Dr. Campbell thinks matric potential is important in determining physical condition of the soil (how easy it is for the bees to dig and paint the inside of the nest), but probably has little to do with bee or larva water relations. The water potentials of the eggs and larvae were low (dry), but within the range one sees in living organisms.  There was a consistent pattern of larva water potential decreasing with larval growth.  

alkali bee hiding

This alkali bee seeks shelter during the rain in a previously dug tunnel.

The exciting part of this experiment was the provision mass water potentials, which were so low that it is more convenient to talk about them in terms of water activity (another measure of the energy state of water in a system, widely used by food scientists).  The intact provision masses were drier than any of the soil water potentials and not in equilibrium with the soil.  Dr. Campbell says, “It’s interesting that all the provision masses were at water activities that would make them immune to degradation by almost all microbes, both bacteria and fungi.”

Another Interesting Observation  

Dr. Cane found one provision mass covered with mold.  Soil and plants are full of inoculum, so it is unlikely that the other provision masses lacked spores, but this one was wet enough to be compromised, and the others apparently weren’t.  Dr. Campbell says, “There are two possibilities.  Either it was put up too wet, or it got wet in the nest.  The really interesting question is why all of them don’t get that wet.  I think the hydrophobic coating of the nest eliminates all hydraulic contact from the soil to the provision mass, thus eliminating any liquid water flow, which would almost immediately wet the pollen balls.  I think it also drastically reduces the vapor conductance from the soil to the ball, making water uptake through the vapor phase slow enough that the provision mass can usually be consumed before its water activity gets high enough for mold to grow.”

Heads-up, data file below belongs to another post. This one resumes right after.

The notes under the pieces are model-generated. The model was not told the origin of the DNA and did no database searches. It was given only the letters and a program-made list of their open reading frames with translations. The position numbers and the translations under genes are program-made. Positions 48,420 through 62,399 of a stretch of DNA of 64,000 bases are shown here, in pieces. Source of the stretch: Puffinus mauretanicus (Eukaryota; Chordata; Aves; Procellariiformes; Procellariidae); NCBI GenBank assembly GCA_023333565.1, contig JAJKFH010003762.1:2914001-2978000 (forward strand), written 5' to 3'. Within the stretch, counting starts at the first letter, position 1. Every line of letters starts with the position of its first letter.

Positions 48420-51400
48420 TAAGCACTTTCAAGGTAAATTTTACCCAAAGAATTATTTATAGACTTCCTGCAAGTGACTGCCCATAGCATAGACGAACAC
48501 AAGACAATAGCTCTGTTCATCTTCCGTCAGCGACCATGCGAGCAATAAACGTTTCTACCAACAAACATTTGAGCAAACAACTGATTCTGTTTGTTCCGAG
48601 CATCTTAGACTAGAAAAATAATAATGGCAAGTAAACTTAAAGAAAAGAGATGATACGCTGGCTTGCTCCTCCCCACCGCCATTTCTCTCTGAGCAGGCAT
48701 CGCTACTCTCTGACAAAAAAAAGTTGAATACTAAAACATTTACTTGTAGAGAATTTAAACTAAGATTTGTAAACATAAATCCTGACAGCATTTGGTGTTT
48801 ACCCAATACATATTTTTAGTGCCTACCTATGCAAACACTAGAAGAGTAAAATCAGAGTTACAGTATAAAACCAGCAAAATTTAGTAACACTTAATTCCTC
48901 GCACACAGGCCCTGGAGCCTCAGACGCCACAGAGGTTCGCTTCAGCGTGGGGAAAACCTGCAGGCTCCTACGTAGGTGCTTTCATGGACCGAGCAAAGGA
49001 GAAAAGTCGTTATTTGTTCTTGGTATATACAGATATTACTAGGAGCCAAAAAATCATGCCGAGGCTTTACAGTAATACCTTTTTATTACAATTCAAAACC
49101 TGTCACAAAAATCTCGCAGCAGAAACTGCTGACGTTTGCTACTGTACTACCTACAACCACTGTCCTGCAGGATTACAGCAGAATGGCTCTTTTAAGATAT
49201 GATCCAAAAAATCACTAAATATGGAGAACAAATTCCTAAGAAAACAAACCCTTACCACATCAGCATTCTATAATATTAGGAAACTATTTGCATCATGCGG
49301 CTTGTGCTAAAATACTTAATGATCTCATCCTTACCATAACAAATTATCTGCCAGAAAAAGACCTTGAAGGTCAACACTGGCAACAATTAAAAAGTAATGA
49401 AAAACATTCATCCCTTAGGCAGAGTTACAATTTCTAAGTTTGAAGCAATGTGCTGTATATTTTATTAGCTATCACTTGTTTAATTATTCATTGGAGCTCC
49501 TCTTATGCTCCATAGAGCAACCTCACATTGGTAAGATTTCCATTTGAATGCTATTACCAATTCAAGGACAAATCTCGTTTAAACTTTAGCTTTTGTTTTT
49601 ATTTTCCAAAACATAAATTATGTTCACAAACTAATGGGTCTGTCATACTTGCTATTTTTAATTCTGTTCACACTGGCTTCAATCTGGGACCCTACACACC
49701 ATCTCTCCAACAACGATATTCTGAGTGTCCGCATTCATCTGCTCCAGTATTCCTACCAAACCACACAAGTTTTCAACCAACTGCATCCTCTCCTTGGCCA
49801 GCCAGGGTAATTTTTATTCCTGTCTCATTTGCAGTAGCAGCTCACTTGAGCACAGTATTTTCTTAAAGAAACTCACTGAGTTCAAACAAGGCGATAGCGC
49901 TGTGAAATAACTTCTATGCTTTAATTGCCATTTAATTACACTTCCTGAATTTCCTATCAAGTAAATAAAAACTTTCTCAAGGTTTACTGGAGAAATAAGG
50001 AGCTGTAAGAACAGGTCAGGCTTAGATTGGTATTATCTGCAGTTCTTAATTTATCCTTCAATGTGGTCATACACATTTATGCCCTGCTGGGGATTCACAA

alkali bees

Tool the grower uses to punch holes in the nesting beds for the bees to tunnel into.

How Do Larvae Stay Hydrated?

The water activity of the larvae were around 0.99, much higher than either the soil or the provision mass, inspiring the scientists to wonder how they stay hydrated.  Dr. Campbell speculates, “They have a water source from their metabolism, since water is a byproduct of respiration (Campbell and Norman, p. 205).  It is also possible for biological systems to take up water against a potential gradient by expending energy.  There are reports of a beetle which can take up water from a drop of saturated NaCl (water activity 0.75), so it is possible that the larva gets water from the environment that way.  There appears to be no shortage of energy available.  On the other hand, it would seem like the larval cuticle would need to be pretty impermeable to maintain water balance since the salty soil, and especially the provision mass, are so much drier than the larva.”  Dr. Cane notes that, ”For a few exemplar bee species, mature larvae weigh 30-40% more than the provision they ate, with the possibility that the provision undergoes a controlled hydration by the soil atmosphere through the uncoated soil cap of the nest cell.”

In the future, Dr. Campbell is hoping to see more experiments that will answer some of the questions raised, such as measuring individual provision masses to determine why there is some variation in water potential.  Dr. Cane will be undertaking experiments to measure moisture weight gain of new provisions exposed to the soil atmosphere of the Touchet nest bed soil.

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References

Campbell, G. S. 1985. Soil Physics with BASIC: Transport Models for Soil-Plant Systems.  Elsevier, New York.

Campbell, G. S. and J. M. Norman. 1998. An Introduction to Environmental Biophysics. Springer Verlag, N. Y.

Rawlins, S. L. and G. S. Campbell. 1986. Water potential: thermocouple psychrometry. In Methods of Soil Analysis, Part 1. Physical and Mineralogical Methods – Agronomy Monograph 9, 2nd edition.